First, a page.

Those of you who are near my age might remember The Wild Wild West, the TV show starring Robert Conrad. It has always been one of my favorite shows, so I ordered Season 2 in DVD. To be fair, I also ordered something Ed would like - the TV show Topper, which he remembers from his own childhood. Ed was born in 1946, and I was born in 1954, which makes us close to the beginning and end of the Baby Boomer generation.
I was excited to watch Topper, because it actually came with a few commercials. I get a kick out of watching old TV commercials. Jello was this show’s sponsor, so we got to see several Jello ads from that era (1953-1955). Jello was introducing three new flavors - and on the box, yes, there it was: “artificial flavoring.” Ed turned to me and commented, “Do you realize how long we have been eating fake food?”
We’ve been reading books on eating locally, the Slow Food movement, and organic gardening, so “fake food” has been on our minds lately. Our generation was raised on food like Jello and margarine - chemical concoctions invented in laboratories. We are the first generation to accept chemicals as food. White bread, soda pop, Cocoa Krispies - all creations of decades of processed, preservative-laden eating. It makes one wonder about the cumulative effect these “foods” have had on our bodies - a whole generation that has lost touch with natural sustenance. It boggles the mind.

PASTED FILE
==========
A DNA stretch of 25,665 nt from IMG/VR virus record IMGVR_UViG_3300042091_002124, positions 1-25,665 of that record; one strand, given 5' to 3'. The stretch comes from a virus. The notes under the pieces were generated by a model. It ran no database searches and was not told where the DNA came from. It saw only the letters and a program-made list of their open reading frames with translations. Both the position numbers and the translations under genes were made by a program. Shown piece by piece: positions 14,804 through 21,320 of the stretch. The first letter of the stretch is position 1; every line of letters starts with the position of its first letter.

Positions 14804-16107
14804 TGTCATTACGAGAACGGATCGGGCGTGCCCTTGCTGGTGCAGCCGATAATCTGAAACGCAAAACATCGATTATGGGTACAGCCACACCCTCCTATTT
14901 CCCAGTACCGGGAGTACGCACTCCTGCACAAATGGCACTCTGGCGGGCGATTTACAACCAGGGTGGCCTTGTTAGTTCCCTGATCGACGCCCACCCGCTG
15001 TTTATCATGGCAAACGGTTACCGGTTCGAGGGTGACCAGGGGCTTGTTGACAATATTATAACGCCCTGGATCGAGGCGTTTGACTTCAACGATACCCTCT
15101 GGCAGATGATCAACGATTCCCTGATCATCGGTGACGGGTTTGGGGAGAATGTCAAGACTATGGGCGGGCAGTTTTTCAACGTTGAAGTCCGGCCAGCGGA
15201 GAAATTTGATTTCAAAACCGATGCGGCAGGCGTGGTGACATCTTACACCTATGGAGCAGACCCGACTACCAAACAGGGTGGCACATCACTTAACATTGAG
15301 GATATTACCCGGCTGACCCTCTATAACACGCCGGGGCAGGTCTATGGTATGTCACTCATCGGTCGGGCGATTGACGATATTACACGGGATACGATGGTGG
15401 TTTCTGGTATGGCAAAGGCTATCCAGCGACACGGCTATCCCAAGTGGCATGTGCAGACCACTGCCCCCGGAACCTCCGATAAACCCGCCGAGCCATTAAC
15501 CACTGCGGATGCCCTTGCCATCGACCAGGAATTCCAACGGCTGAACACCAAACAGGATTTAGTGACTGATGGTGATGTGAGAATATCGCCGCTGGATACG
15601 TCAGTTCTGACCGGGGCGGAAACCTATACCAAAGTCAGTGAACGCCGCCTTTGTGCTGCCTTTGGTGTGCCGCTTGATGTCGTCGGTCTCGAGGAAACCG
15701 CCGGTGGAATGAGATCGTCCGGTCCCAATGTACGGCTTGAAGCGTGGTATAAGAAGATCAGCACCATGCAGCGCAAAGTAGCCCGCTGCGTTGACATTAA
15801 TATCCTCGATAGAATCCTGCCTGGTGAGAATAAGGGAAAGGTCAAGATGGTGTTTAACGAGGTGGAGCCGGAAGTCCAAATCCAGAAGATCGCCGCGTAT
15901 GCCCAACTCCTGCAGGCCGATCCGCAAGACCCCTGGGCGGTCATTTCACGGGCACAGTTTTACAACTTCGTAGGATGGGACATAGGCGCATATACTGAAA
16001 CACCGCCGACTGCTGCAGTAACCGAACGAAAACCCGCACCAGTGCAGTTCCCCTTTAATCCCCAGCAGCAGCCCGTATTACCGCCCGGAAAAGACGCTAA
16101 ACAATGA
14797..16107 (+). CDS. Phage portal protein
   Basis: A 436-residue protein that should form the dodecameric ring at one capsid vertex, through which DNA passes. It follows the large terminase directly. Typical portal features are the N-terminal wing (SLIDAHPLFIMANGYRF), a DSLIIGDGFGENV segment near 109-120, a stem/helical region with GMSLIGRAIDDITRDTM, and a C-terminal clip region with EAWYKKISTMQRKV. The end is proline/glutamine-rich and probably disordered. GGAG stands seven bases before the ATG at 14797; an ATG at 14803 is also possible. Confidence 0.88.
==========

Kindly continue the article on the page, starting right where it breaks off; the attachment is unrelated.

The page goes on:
Ed thinks one day they’ll discover that the plaque buildup in Alzheimer’s disease is really trans-fat accumulation - a fake food that the body can’t recognize and doesn’t know how to handle - and one, coincidentally, the Baby Boomer generation has been ingesting most of our lives. Whether or not his theory will pan out is anyone’s guess. But it does put the “wonder” in “Wonder Bread.”